Previous studies have shown that mural thrombi occur in approximately 20% of all patients who do not receive reperfusion therapy . This incidence rises to 40% in case of anterior AMI and further to 60% in cases of large anterior AMI involving the LV apex10. Patients with LV thrombi have a worse overall prognosis , with about 10% thrombi resulting in systemic embolization . Strategies to prevent this complication therefore represent an important therapeutic goal.
Although the introduction of thrombolytic therapy for treatment of AMI improved survival, its impact on the incidence of LV thrombus formation has varied. Bhatnagar, et-al showed a 3-fold reduction in the incidence of LV thrombus in patients receiving early intravenous recombinant tissue plasminogen activator . A sub study of the Gruppo Italiano per lo Studio della Sopravvivenza nell'infarto miocardico (GISSI-2), however, failed to show a significant reduction in the incidence of LV thrombus formation in AMI patients with thrombolytic agents . An analysis of the subsequent GISSI-3 database by Chiarella et al, however, showed a significant reduction in the incidence of LV thrombus in patients with AMI . In a meta-analysis of 6 studies, Vaitkus and Barnathan found an association between thrombolytic therapy and reduced LV thrombus formation, although it did not achieve statistical significance .
Catheter-based reperfusion therapy is superior to thrombolytics in promoting early myocardial recovery, with improved clinical outcomes . Primary PCI, with or without stenting, has thus become the treatment of choice for patients with AMI in institutions with facilities for emergency cardiac catheterization [16, 17]. The introduction of potent glycoprotein IIb/IIIa (GP IIb/IIIa) inhibitor agents has further improved the procedural outcomes for PCI with stenting in AMI [12, 18, 19]. In one small study, the incidence of LV thrombus formation after AMI in patients undergoing primary PCI, was reported to be as low as to 4% . Porter et al, in a retrospective study of AMI patients who received either thrombolytics or primary PCI, with or without GP IIb/IIIa inhibitors, reported a 23.5% incidence of LV thrombus after anterior AMI . Our study is unique in that it prospectively evaluates LV thrombus formation in AMI patients receiving both primary PCI and GP IIb/IIIa inhibitors. It confirms a significant reduction in this complication that parallels improvement in other post-MI outcomes as a result of better contemporary therapy. We also used echo contrast agent in all patients and found no additive value in detection of post MI LV thrombi.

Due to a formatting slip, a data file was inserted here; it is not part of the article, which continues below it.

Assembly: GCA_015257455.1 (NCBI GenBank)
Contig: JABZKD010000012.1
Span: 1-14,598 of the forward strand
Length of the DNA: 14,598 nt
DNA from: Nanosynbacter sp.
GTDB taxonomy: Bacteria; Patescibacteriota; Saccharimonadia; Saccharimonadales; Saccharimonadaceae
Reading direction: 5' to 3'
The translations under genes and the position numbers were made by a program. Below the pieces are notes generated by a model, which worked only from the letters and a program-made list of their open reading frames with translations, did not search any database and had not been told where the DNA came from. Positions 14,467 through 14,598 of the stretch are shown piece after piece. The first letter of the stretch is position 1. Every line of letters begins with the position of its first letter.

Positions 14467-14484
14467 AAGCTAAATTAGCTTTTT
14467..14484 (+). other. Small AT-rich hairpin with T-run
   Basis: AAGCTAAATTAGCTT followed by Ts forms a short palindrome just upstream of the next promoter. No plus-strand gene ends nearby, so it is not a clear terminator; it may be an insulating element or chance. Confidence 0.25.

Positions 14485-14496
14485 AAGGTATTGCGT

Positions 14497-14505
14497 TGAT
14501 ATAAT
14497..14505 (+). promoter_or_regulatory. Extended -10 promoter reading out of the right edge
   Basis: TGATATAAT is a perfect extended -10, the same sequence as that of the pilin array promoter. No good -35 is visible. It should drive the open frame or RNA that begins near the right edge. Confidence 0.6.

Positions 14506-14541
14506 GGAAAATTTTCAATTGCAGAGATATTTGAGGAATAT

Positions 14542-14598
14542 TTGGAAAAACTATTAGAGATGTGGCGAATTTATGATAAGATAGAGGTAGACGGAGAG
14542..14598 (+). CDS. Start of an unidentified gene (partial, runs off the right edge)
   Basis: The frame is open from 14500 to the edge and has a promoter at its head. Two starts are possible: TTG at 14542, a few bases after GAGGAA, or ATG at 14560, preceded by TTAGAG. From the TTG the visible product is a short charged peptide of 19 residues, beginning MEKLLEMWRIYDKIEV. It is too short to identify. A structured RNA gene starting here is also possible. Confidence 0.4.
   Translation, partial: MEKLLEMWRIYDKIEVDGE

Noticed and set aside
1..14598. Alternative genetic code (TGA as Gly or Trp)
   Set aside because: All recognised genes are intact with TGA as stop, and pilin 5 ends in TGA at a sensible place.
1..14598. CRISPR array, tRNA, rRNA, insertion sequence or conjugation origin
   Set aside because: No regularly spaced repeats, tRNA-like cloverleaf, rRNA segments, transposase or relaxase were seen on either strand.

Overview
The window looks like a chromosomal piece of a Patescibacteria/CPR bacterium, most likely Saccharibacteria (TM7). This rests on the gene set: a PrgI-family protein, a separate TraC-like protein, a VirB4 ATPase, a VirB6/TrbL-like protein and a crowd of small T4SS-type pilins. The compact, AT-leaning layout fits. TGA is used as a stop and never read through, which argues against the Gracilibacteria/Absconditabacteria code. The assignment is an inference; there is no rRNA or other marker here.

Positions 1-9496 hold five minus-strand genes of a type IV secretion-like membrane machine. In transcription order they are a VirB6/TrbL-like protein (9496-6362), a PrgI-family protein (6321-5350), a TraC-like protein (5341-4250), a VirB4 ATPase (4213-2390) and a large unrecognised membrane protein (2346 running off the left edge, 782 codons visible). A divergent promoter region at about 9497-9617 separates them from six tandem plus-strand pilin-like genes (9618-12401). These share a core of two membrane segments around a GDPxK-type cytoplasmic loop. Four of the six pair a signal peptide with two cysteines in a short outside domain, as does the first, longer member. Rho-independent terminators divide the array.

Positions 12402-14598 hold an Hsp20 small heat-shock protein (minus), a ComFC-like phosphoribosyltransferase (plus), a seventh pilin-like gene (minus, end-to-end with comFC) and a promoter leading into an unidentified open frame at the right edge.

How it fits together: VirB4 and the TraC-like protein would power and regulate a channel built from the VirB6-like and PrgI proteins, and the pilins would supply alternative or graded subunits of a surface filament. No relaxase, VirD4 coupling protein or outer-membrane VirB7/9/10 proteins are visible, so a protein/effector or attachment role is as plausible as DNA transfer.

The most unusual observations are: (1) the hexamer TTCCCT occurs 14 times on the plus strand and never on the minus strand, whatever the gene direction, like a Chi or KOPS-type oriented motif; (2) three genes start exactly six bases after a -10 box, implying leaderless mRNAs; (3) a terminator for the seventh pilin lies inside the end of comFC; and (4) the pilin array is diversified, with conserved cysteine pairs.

It is important to review the role of echocardiography in the diagnosis of LV thrombi. The sensitivity and specificity of 2-D echo in the diagnosis of LV thrombi has been established, even with first and second-generation echo equipment, to be in excess of 92% and 86–88%, respectiviely1. With modern, improved imaging equipment, the sensitivity is expected to be even higher. Nonetheless 2-D echo has certain limitations. First, a small thrombus (e.g., < 5–6 mm) may not be accurately detected . Second, differences in acoustic impedance between endocardium and freshly formed thrombus may not be sufficient to allow clear definition of the thrombus. Third, various other anatomic structures, such as false tendons or trabeculae, may confound the diagnosis .
The use of contrast agents has been reported to add to the sensitivity of non-contrast 2-D echo  in the diagnosis of LV thrombi, although in our study, contrast agents did not detect any additional thrombi. The use of contrast adds US $110 to the cost of each study and involves approximately 5 minutes of additional imaging time. Perhaps it would be reasonable to reserve contrast agents for patients with sub-optimal 2D imaging which precludes adequate visualization of the endocardium. Given the small number of patients with thrombi in our study the additive value of contrast should be interpreted with caution.